What's It All About Anyway?
I've wanted to ask the question for some time now if whether Christians believe in an open bible, a closed bible, or simply follow a dead bible that is irrelevant and of no particular importance except as a religious institution that many people may subscribe too because of guilt, fear, and superstition. Or because of the pressure of cultural mores, personal self-doubts, and uncertainty about life hereafter. I suspect a closed or dead bible will do that. It will create less of a living faith and more of a religious faith. It will concentrate on the Church's do's and don'ts. Or on its congregational creeds and confessions that no one really has taken the time to explore or understand. Or stand in the pulpit or at the Sunday School lectern proclaiming "Thus saith the Lord" wrapped around popular Christian sentiments for faith and life before hurrying off to dinner and Sunday afternoon football.
2Thess 3.11-18; Hebr 1.1-2; 2
However, an open bible is practiced by those faithful few desiring to read and understand the bible's many mysteries. Who stand back and wonder aloud to themselves why - when reading God's Word - they find themselves so moved and affected by a living spiritual presence that burdens their hearts with honoring the commands of God to love and speak truth to those around them. By praying for personal forgiveness in the face of agonizing failure for being unloving, unkind, petty and mean, to those place around them when presented the opportunity by the Spirit to grow beyond those personal inflection points. By seeking God's daily help to be unlike their sinful selves and more like their Lord practicing deeds of charity and understanding, by patiently listening to those who sorrow, or rejoicing with those who rejoice. Who see living people in front of them unjudged by depersonalized labels of this- or that-. Who attempt to move beyond the words and proscriptions of their faith towards thoughts and attitudes welcoming benevolency, honesty and personal sacrifice. Who study the bible to discover the meaning of life; its many mysteries and majesties; and its bottomless seas of wisdom and love.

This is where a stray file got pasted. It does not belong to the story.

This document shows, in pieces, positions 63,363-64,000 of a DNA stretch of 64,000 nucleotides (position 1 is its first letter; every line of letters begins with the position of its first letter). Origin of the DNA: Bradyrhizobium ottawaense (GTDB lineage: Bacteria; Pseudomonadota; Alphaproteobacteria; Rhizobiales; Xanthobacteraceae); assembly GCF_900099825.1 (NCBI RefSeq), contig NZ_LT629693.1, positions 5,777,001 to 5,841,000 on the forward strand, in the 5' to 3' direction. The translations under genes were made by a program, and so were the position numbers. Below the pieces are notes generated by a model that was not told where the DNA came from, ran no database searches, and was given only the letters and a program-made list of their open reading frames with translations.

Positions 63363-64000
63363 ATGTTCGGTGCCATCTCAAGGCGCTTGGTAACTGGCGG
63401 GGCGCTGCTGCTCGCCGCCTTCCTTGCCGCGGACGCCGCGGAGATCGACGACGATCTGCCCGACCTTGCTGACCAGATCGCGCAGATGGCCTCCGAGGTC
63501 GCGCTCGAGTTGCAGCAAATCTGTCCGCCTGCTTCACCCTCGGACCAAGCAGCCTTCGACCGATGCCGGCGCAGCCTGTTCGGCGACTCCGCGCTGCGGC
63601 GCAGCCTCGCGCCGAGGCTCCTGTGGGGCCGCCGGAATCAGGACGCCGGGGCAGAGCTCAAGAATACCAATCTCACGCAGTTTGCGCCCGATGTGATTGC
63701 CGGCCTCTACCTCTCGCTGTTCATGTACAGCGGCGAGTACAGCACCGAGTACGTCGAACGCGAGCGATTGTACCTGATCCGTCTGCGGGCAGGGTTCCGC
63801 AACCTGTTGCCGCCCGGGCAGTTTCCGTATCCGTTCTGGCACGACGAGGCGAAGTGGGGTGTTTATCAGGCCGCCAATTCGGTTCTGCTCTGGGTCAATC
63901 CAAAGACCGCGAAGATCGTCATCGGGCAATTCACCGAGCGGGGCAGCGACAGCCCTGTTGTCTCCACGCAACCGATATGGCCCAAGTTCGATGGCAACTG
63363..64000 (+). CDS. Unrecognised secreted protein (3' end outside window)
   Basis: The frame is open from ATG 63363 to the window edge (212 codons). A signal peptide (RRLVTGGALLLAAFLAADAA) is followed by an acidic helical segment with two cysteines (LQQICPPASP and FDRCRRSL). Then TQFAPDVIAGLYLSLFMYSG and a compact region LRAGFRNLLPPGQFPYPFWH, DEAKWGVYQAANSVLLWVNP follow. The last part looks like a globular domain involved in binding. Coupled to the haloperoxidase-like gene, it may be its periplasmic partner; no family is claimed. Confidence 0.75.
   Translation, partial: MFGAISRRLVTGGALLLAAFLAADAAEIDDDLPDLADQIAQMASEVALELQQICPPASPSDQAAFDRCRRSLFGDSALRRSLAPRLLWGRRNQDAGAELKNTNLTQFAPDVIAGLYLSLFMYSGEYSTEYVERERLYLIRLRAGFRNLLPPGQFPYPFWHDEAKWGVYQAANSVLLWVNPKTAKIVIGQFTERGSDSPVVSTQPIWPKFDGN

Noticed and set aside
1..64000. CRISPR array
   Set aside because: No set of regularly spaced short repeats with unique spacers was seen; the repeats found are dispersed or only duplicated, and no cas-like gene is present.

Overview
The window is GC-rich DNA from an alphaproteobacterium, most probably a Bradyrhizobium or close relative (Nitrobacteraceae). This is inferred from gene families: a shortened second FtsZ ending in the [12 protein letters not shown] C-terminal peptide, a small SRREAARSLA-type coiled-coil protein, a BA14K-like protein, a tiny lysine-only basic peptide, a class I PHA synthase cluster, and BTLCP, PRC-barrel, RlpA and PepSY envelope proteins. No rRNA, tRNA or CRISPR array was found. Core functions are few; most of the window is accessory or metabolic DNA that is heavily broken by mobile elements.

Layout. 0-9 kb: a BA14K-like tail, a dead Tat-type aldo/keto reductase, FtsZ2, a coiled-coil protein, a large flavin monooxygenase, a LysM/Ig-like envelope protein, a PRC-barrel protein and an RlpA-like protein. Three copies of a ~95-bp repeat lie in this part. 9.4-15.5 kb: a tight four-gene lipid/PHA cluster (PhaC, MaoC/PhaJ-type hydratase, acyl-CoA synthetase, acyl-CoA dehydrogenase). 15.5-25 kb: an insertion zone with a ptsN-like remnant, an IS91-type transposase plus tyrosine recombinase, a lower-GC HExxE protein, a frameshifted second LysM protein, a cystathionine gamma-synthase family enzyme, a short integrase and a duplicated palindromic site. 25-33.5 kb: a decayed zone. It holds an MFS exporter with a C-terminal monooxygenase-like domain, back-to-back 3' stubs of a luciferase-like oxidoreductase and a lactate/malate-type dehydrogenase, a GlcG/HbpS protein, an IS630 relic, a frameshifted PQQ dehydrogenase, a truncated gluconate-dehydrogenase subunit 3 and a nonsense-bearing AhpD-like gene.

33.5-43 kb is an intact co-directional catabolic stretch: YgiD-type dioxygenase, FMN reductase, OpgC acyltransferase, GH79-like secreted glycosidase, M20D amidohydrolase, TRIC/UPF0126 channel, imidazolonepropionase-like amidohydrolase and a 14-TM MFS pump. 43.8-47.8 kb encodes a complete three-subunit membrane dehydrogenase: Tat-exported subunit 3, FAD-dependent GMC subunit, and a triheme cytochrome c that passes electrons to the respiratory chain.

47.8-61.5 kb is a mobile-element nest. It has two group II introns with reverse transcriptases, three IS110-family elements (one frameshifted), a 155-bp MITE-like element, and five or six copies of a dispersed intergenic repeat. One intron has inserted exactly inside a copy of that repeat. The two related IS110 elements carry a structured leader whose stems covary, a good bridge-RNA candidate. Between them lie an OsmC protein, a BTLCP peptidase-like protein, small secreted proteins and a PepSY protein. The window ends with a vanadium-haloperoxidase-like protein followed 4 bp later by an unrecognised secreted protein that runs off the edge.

What Does This Mean Then?
In this way an open bible recreates people. It renews them. It heals and forgives. It refreshes and causes great joy within the holy magisterium of God's fellowship including that of His own people. A closed bible cannot. It's joyless, and filled with self-recriminating condemnations that washes over everyone whom God would place before us to minister to and be ministered to. It wants rules and regulations. Laws, and lots of them. It wants to seek out its own righteousness while refusing the righteousness that Jesus provides through His atoning death on the Cross. It's austere. Formidable. Angry and vindictive. It pounds the table of good works not understanding that works follows from faith and is not a substitute for faith. How many times does the Apostle Paul say in his letters that we have inherited grace and peace? That we are adoptees into a faith that was not made by human hands. That comes by the presence of the Spirit when born again into the newness of life the Jesus has provided. Man's religious legalisms and his human spirit of pride would abjectly refuse Jesus' redeeming work of love and grace, forgiveness and mercy. All is cut off from God's providence and regarded with a niggardly hand of barrenness and shame. Closed bibles will do that to people. So will dead ones. There's no life and consequently, no spiritual life.
Why Is an Open Bible Important?